High Court considers unfair advantage in first post-Whirlpool decision

United Kingdom
In Daimler AG v Sany Group Co Ltd ([2009] EWHC 2581 (Ch), October 23 2009), the Chancery Division of the High Court of England and Wales has dismissed claims by Daimler AG that its famous three-pointed star device was infringed by Sany Group Co Ltd’s use of a three-pointed star logo on construction machinery and vehicles.            

Sany, a China-based company that designs, manufactures and sells vehicles, machinery and equipment used primarily for road building, commenced its business in China in 1989 and expanded internationally from 2003. Its annual sales outside China amounted to £110 million for 2007.

Sany has used its logo since 1995 on promotional materials and products. The word 'Sany' is a transliteration of a Chinese word meaning 'three one', which was selected to convey the company's "three-pointed mission" to establish a first-class enterprise, cultivate first-class people and make a first-class contribution. In August 2006 Sany applied to register its logo as a trademark in the United Kingdom in respect of construction equipment and vehicles.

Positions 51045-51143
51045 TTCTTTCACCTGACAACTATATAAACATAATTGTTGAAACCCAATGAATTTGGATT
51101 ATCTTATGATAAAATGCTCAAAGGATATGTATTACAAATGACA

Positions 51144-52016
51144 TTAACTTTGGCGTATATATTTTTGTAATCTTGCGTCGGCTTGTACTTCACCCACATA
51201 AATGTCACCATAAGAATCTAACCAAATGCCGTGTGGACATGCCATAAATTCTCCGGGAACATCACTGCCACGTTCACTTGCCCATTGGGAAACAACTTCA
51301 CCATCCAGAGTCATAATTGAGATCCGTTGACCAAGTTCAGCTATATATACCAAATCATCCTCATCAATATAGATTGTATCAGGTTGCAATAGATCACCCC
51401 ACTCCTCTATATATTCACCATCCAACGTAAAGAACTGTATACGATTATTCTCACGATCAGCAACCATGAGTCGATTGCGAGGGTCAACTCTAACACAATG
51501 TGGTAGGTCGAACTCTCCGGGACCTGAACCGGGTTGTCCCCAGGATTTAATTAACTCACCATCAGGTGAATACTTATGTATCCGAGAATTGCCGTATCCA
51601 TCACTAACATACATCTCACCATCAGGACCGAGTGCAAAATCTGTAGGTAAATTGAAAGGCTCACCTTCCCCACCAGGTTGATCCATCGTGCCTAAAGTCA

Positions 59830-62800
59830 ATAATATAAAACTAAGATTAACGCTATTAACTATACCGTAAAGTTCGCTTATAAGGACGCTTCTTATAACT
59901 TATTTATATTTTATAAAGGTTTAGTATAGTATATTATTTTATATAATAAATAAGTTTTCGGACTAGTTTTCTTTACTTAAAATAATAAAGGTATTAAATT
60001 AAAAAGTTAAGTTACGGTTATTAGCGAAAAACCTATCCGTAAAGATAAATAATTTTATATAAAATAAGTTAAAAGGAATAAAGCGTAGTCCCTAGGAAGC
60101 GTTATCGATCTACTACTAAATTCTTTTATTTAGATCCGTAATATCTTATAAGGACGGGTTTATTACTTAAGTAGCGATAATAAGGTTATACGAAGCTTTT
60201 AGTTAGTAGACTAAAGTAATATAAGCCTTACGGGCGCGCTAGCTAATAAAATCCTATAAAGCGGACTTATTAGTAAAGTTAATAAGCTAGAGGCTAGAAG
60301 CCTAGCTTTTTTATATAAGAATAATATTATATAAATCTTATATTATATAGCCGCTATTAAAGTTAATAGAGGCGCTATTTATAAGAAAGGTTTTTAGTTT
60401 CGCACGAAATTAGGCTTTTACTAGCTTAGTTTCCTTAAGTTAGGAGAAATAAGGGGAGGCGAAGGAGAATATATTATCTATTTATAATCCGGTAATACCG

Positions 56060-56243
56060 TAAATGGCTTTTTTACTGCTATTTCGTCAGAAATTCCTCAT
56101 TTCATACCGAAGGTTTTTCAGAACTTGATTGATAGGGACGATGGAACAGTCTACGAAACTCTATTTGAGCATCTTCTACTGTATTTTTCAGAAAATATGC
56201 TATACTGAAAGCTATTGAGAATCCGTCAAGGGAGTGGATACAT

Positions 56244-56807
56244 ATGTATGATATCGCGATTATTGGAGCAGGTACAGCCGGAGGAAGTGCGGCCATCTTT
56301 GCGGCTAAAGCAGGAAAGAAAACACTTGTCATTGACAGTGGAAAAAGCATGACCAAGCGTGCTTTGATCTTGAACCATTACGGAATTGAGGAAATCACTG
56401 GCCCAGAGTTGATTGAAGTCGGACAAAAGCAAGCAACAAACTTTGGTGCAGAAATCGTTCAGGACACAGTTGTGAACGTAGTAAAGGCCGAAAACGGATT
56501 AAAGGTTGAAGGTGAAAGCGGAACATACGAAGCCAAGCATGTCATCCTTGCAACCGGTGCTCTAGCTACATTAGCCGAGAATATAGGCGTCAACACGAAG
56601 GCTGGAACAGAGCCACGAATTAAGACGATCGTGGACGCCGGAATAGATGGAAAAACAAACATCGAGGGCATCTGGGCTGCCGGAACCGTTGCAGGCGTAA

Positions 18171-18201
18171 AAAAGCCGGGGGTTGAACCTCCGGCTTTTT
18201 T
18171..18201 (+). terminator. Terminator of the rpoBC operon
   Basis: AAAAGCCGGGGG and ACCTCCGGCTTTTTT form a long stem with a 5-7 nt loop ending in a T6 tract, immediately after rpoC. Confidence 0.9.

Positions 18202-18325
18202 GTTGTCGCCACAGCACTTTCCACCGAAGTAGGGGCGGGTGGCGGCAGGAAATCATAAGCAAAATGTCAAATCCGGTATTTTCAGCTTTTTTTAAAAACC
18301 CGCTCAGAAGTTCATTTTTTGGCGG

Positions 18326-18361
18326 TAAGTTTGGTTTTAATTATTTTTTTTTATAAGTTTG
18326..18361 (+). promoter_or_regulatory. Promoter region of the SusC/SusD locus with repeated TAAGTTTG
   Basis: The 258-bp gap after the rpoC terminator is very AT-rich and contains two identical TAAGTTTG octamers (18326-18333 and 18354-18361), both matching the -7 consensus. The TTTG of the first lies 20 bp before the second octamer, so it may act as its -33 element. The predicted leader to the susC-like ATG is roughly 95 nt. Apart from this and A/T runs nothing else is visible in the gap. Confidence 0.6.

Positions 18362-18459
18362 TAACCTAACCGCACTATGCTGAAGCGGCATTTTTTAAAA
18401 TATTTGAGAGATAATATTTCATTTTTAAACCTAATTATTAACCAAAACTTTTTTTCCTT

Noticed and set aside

Daimler brought an action for infringement of four UK registered trademarks and two Community trademarks consisting of a three-pointed star. Daimler also opposed Sany's UK trademark application. The parties agreed to stay the opposition proceedings pending the outcome of the current dispute.